Education Advocates are different than lawyers. They are IEP DEVELOPMENT and MANAGEMENT EXPERTS.


Education Advocates assist in the gathering of valid data. We often see what lawyers call “legally sufficient IEPs” that are not appropriate due to poor quality documentation. Advocates provide a highly valued service- by identifying systems and data quality errors that prevent FAPE.

When the data is poor or incomplete the following occurs:

  • Inadequate evaluations

  • Lack of quality scholar specific information

  • Lack of identification of unique and individualized educational needs.

  • Lack of truly valid baselines (baselines without prompt data or that do not measure the actual area of need)

  • Lack of appropriate Specially Designed Instruction (SDI)

  • Lack of Functional and Independent Skills that can be generalized out into the natural environment.

  • The need for additional expertise outside of the school’s experts Independant Education Evaluation (IEE)

  • Correspondence that promotes a parent to jeopardize Free Appropriate Public Education (FAPE)

  • Interference of procedural safeguards

  • Non-needs specific goals with inadequate or inappropriate progress data

  • Environmental or administrative focus vs. a scholar focused process.

  • Lack of scholar self-determination and safety that occur.

  • Inability to find common ground.

  • The feeling that certain IEP members don’t have a valid voice – not listened to. (85-90% of parents per a national survey felt they did not have a valid voice at the IEP table and we wonder why there is a lack of parent engagement)


Parents need to understand that schools do not control the IEP process. They are only there to facilitate the IEP process. They are not in control of the outcomes. Professional Education Advocates do not represent the scholar or parents, but rather consult and facilitate communication and participation in meetings related to the scholar’s education so they can receive FAPE. Education Advocacy is not done in a legal forum. It is done in an educational forum with different rules, language, and nuances. Advocates don’t talk in legal terms, service provider terms or disease specific terms. We translate all that language into terms a parent can understand so they have informed consent in the process.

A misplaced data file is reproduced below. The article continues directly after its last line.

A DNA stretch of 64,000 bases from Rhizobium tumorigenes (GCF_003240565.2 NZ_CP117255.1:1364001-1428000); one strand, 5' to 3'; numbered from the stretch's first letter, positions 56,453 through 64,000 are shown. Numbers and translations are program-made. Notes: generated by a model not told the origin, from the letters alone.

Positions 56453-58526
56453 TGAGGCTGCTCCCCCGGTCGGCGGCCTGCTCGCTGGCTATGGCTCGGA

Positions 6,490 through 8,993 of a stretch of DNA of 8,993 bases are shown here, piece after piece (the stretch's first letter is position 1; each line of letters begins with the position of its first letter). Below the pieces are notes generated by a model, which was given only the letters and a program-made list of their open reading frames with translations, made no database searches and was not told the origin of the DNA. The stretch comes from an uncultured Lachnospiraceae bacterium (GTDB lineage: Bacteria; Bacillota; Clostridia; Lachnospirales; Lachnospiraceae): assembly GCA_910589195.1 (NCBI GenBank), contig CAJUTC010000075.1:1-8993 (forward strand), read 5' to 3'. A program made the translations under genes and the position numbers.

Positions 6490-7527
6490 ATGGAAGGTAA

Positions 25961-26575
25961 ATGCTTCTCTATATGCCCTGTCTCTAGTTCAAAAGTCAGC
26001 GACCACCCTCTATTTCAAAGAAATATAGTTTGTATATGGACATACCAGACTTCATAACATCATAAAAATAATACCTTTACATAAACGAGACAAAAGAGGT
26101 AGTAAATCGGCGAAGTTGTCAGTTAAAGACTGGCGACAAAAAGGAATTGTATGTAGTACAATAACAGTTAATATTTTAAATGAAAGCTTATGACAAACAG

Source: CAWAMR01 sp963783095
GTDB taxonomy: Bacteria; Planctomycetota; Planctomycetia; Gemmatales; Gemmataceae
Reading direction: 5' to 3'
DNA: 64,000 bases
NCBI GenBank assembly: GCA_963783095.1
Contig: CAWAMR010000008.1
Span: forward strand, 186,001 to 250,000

Education Advocates talk about individualized needs unique to THAT SCHOLAR, in a Scholar focused process. Advocates help parents and IEP teams develop appropriate functionally outcome oriented Individualized Education Programs (IEPs). We facilitate the attaining of appropriate and individualized special education services for scholars within a public- school system. A professional Education advocate refers to an individual who speaks out in the best interests of a scholar and protects a scholar’s rights which may be ignored or abused in multiple areas within the educational process. Education advocates assist their clients in reaching informed consent. Advocates provide education around the broad disability education process and facilitate a parent’s active participation in the development of their scholar’s individualized education plans.

Education Advocates promote a scholar focused environment, facilitate communication and participate in the development of an outcome focused IEP and monitor its implementation.

Education Advocates define roles clearly and collaborate to create better outcomes. The result is better understanding and compliance with IDEA and better communication that is fostered with decreased conflict. Use of Education Advocates is used as ADR (alternative dispute resolution) and can create cooperative environments where:

  • questions are raised,

  • answers are researched,

  • plans are implemented,

  • education provided,

  • responsibility is taken, accurate assessments done,

  • credit taken and praise given to the Team,

  • anxiety relieved,

  • professional monitoring done,

  • application of best practices is improved, and

  • where cooperation and a child focused attitude is the norm.

This collaboration is what should happen in the educational environment instead of the school district and their lawyers' characterizing parents and advocates as criticizing, blaming, venting, angry, highly frustrated and/or seeking revenge.